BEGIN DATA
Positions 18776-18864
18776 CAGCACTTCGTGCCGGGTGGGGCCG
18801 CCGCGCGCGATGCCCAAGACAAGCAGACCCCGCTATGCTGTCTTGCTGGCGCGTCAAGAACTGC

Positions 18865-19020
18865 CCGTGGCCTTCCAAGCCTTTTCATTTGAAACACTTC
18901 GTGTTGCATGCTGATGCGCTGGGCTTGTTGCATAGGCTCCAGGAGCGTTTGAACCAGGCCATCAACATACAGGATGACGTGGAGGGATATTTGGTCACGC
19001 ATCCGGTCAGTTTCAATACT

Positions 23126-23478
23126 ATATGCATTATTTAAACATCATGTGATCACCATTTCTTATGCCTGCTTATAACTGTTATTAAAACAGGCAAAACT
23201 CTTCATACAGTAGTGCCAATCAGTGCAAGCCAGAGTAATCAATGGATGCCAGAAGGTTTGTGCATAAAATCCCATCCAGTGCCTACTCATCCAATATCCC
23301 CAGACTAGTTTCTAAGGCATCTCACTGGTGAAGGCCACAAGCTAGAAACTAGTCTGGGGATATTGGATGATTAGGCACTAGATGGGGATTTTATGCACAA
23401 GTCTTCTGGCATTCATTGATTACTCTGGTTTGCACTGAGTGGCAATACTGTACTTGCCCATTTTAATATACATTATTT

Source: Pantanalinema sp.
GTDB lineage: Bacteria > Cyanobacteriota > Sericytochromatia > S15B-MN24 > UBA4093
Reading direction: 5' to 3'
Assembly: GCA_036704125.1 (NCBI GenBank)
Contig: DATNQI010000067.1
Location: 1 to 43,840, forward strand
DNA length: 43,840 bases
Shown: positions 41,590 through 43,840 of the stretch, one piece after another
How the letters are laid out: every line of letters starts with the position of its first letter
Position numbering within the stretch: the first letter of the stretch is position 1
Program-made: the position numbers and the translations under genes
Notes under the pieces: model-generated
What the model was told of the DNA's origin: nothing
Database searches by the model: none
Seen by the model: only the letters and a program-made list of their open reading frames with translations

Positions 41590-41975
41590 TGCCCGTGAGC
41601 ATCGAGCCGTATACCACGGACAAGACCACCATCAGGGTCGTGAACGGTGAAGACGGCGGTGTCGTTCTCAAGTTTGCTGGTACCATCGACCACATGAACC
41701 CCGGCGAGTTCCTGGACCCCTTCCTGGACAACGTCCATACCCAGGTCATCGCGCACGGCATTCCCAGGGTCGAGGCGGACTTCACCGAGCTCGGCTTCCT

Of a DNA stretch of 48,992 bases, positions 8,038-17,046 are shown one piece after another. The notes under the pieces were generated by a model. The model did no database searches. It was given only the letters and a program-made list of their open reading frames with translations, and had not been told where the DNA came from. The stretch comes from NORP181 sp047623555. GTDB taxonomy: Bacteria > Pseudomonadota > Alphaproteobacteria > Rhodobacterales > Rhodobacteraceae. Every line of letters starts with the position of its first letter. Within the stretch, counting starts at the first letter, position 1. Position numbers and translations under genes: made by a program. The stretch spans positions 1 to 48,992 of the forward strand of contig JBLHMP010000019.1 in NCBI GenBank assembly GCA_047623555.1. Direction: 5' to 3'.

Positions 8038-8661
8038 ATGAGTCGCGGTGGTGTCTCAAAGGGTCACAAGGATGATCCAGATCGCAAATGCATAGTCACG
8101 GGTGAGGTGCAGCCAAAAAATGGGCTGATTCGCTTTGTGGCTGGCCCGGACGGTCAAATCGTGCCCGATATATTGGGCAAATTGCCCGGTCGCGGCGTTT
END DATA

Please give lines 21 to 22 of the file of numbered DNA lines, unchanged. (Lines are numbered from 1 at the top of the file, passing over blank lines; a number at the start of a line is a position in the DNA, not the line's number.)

How the letters are laid out: every line of letters starts with the position of its first letter
Position numbering within the stretch: the first letter of the stretch is position 1